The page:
A review paper suggesting a strategy for interpretting non-specific and non-standardized HIV tests:
The signal/cut-off ratio in any assay has no predictive value for the signal/cut-off ratio in any other assay, since the signal/cut-off ratios do not correlate for any of the
investigated ELISA pairs (Figure 1).
On the other hand, all sera with a signal/cut-off ratio greater than 2.0 for all ELISA pairs were also positive in Western blot. This fact was used to develop a simplified confirmation strategy for HIV testing (Figure 2).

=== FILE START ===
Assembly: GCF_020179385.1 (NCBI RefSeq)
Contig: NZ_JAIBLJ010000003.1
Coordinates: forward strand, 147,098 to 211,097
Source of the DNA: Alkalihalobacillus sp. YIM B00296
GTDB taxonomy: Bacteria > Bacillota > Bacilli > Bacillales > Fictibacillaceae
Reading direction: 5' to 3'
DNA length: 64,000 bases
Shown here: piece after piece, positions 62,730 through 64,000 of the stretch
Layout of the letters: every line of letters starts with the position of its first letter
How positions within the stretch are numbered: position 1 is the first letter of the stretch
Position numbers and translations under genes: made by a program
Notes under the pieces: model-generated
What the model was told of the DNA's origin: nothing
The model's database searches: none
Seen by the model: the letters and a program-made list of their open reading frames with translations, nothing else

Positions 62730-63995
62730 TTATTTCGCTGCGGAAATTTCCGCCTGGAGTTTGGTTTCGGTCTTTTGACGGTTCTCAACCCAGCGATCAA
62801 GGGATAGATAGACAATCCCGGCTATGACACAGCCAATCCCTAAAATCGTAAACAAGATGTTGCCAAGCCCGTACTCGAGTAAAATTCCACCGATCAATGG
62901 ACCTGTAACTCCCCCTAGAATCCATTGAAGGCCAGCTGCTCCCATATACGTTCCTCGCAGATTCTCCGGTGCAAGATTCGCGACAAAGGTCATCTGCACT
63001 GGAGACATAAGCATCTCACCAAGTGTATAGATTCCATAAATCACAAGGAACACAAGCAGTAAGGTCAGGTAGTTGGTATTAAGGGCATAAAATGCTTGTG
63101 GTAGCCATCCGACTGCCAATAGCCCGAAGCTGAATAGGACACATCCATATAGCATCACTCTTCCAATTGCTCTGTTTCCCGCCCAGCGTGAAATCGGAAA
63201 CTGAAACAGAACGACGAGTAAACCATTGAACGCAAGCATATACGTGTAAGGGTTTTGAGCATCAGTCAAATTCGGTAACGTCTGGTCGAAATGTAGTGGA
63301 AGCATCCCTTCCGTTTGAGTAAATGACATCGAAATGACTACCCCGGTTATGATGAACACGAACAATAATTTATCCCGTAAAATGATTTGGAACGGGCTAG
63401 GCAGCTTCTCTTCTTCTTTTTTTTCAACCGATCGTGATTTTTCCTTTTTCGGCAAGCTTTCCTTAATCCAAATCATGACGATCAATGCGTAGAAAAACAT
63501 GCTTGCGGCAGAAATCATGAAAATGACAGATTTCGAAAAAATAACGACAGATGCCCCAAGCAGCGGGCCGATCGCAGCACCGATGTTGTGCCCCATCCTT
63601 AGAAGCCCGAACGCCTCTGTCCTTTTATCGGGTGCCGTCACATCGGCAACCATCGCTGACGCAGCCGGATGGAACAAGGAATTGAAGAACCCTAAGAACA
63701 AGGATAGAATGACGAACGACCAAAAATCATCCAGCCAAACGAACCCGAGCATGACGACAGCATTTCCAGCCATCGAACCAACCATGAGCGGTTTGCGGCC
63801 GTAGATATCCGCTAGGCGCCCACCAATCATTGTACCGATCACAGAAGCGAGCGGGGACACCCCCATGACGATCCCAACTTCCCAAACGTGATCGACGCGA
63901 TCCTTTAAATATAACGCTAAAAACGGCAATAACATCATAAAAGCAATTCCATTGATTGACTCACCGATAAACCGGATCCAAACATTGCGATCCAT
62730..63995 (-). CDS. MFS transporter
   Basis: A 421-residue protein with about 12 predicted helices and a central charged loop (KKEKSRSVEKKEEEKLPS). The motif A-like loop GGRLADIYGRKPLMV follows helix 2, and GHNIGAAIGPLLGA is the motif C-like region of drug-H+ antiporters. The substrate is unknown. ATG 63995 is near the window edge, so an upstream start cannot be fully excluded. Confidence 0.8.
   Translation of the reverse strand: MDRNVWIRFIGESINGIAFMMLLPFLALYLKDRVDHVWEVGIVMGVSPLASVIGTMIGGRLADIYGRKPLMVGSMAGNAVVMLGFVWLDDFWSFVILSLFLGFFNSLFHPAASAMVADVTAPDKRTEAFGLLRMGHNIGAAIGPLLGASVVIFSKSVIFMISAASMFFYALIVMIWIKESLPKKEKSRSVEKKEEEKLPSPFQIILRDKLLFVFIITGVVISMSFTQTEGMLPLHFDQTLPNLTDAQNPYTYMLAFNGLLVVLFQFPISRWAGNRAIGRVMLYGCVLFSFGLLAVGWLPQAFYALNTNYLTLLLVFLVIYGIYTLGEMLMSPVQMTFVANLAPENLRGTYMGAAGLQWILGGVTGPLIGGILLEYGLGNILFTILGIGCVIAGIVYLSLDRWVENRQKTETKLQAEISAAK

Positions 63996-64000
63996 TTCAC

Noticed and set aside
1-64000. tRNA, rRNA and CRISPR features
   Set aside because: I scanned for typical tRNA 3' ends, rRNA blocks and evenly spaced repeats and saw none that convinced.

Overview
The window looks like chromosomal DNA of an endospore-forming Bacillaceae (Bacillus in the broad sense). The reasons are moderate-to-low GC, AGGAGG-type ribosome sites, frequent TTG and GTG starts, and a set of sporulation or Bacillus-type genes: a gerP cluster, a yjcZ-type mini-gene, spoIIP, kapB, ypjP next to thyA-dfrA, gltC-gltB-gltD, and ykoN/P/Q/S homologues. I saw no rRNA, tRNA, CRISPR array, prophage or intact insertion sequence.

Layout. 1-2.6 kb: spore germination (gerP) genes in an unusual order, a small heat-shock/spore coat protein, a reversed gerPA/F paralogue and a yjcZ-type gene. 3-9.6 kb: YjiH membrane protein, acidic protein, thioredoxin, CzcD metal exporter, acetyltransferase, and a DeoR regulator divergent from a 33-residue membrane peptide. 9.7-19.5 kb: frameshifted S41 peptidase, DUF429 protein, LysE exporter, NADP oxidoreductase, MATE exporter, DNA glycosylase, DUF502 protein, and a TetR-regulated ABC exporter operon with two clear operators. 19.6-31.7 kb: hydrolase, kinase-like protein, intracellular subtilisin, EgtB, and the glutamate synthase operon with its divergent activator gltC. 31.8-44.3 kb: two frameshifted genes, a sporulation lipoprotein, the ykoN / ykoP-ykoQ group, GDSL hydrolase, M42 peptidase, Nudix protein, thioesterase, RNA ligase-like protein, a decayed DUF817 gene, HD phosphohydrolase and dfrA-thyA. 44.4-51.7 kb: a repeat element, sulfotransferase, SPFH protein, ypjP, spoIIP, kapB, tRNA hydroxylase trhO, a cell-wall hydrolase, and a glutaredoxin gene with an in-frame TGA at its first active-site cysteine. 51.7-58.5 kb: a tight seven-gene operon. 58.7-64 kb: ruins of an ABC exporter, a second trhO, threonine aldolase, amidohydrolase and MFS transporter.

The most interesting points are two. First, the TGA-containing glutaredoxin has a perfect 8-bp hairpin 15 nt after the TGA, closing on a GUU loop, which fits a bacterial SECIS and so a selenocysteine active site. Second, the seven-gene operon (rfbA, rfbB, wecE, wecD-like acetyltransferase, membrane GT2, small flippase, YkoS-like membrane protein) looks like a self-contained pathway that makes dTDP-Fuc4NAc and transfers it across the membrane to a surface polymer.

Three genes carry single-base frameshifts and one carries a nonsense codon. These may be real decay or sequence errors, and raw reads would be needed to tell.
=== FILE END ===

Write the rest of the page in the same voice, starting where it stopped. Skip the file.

ie – ‘HIV positive’ is when a group of different tests can be made to have some sort of internal agreement with each other, above a particular cut-off line. What does it actually mean? That’s a good question. One thing that it can not be said to mean is that the tests have any one particular meaning or reaction.